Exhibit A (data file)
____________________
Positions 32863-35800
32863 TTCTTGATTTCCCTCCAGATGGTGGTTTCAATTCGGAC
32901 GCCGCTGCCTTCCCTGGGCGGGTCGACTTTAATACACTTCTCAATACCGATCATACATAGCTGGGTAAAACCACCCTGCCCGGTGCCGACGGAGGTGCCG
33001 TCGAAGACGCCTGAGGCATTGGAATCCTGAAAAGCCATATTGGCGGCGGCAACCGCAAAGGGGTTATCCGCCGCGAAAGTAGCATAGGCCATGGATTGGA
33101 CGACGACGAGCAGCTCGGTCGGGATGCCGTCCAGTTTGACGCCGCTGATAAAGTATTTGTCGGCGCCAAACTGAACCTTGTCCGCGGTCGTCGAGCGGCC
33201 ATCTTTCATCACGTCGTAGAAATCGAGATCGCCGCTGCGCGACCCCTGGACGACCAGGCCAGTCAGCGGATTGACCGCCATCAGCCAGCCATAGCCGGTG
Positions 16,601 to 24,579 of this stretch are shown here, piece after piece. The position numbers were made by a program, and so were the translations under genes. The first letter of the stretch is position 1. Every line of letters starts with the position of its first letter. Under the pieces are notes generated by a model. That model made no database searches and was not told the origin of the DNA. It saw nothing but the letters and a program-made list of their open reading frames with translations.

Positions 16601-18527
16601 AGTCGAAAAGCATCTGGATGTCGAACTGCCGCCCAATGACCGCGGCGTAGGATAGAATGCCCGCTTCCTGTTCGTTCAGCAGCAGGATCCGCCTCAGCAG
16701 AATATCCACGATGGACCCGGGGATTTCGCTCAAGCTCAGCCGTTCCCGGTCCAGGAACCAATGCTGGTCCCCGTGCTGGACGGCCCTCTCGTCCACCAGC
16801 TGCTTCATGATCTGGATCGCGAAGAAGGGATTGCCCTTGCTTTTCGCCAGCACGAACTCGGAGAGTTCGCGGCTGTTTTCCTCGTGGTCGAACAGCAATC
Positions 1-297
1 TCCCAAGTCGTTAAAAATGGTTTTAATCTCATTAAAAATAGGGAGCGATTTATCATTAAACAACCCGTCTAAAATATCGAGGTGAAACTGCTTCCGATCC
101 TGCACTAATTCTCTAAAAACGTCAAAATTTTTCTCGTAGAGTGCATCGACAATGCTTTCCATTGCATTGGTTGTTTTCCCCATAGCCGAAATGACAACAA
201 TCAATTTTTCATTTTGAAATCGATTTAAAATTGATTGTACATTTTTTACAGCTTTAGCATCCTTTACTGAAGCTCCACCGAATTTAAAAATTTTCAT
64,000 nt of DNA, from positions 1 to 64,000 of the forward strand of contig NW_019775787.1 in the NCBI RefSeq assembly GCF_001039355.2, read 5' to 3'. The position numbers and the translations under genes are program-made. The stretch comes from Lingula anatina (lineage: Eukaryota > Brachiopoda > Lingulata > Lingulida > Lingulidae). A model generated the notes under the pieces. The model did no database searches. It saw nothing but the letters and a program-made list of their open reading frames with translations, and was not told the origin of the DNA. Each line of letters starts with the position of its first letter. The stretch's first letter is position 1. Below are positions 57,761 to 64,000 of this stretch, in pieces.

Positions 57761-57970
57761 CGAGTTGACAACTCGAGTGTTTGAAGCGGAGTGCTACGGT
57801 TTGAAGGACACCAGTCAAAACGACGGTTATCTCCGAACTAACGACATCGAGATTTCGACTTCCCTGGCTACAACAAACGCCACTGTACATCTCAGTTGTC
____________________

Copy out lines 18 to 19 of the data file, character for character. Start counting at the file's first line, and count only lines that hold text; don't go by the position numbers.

57761 CGAGTTGACAACTCGAGTGTTTGAAGCGGAGTGCTACGGT
57801 TTGAAGGACACCAGTCAAAACGACGGTTATCTCCGAACTAACGACATCGAGATTTCGACTTCCCTGGCTACAACAAACGCCACTGTACATCTCAGTTGTC